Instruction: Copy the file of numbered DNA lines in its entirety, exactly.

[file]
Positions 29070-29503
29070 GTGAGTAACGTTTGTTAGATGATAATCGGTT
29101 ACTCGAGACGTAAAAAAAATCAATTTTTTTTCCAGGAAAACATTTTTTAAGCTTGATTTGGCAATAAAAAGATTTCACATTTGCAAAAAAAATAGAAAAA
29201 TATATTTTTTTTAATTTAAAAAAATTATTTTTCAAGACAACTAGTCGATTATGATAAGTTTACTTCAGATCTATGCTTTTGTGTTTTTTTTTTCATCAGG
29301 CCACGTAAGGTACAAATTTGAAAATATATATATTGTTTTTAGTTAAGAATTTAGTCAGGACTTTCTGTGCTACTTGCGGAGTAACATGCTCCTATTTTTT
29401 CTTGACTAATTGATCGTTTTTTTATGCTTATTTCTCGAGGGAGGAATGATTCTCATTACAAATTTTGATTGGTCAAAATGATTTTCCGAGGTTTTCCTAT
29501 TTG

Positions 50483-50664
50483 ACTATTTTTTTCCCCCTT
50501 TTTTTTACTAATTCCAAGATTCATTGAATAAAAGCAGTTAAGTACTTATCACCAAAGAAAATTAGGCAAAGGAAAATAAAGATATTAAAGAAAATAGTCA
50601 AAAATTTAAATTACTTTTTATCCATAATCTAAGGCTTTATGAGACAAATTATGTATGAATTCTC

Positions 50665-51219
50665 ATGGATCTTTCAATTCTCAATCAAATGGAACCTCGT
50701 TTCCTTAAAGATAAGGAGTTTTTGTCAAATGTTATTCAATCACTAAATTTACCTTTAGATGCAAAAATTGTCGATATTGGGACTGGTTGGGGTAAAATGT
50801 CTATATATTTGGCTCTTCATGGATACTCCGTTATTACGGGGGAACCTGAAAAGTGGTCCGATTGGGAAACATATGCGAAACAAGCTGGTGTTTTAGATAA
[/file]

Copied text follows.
Positions 29070-29503
29070 GTGAGTAACGTTTGTTAGATGATAATCGGTT
29101 ACTCGAGACGTAAAAAAAATCAATTTTTTTTCCAGGAAAACATTTTTTAAGCTTGATTTGGCAATAAAAAGATTTCACATTTGCAAAAAAAATAGAAAAA
29201 TATATTTTTTTTAATTTAAAAAAATTATTTTTCAAGACAACTAGTCGATTATGATAAGTTTACTTCAGATCTATGCTTTTGTGTTTTTTTTTTCATCAGG
29301 CCACGTAAGGTACAAATTTGAAAATATATATATTGTTTTTAGTTAAGAATTTAGTCAGGACTTTCTGTGCTACTTGCGGAGTAACATGCTCCTATTTTTT
29401 CTTGACTAATTGATCGTTTTTTTATGCTTATTTCTCGAGGGAGGAATGATTCTCATTACAAATTTTGATTGGTCAAAATGATTTTCCGAGGTTTTCCTAT
29501 TTG

Positions 50483-50664
50483 ACTATTTTTTTCCCCCTT
50501 TTTTTTACTAATTCCAAGATTCATTGAATAAAAGCAGTTAAGTACTTATCACCAAAGAAAATTAGGCAAAGGAAAATAAAGATATTAAAGAAAATAGTCA
50601 AAAATTTAAATTACTTTTTATCCATAATCTAAGGCTTTATGAGACAAATTATGTATGAATTCTC

Positions 50665-51219
50665 ATGGATCTTTCAATTCTCAATCAAATGGAACCTCGT
50701 TTCCTTAAAGATAAGGAGTTTTTGTCAAATGTTATTCAATCACTAAATTTACCTTTAGATGCAAAAATTGTCGATATTGGGACTGGTTGGGGTAAAATGT
50801 CTATATATTTGGCTCTTCATGGATACTCCGTTATTACGGGGGAACCTGAAAAGTGGTCCGATTGGGAAACATATGCGAAACAAGCTGGTGTTTTAGATAA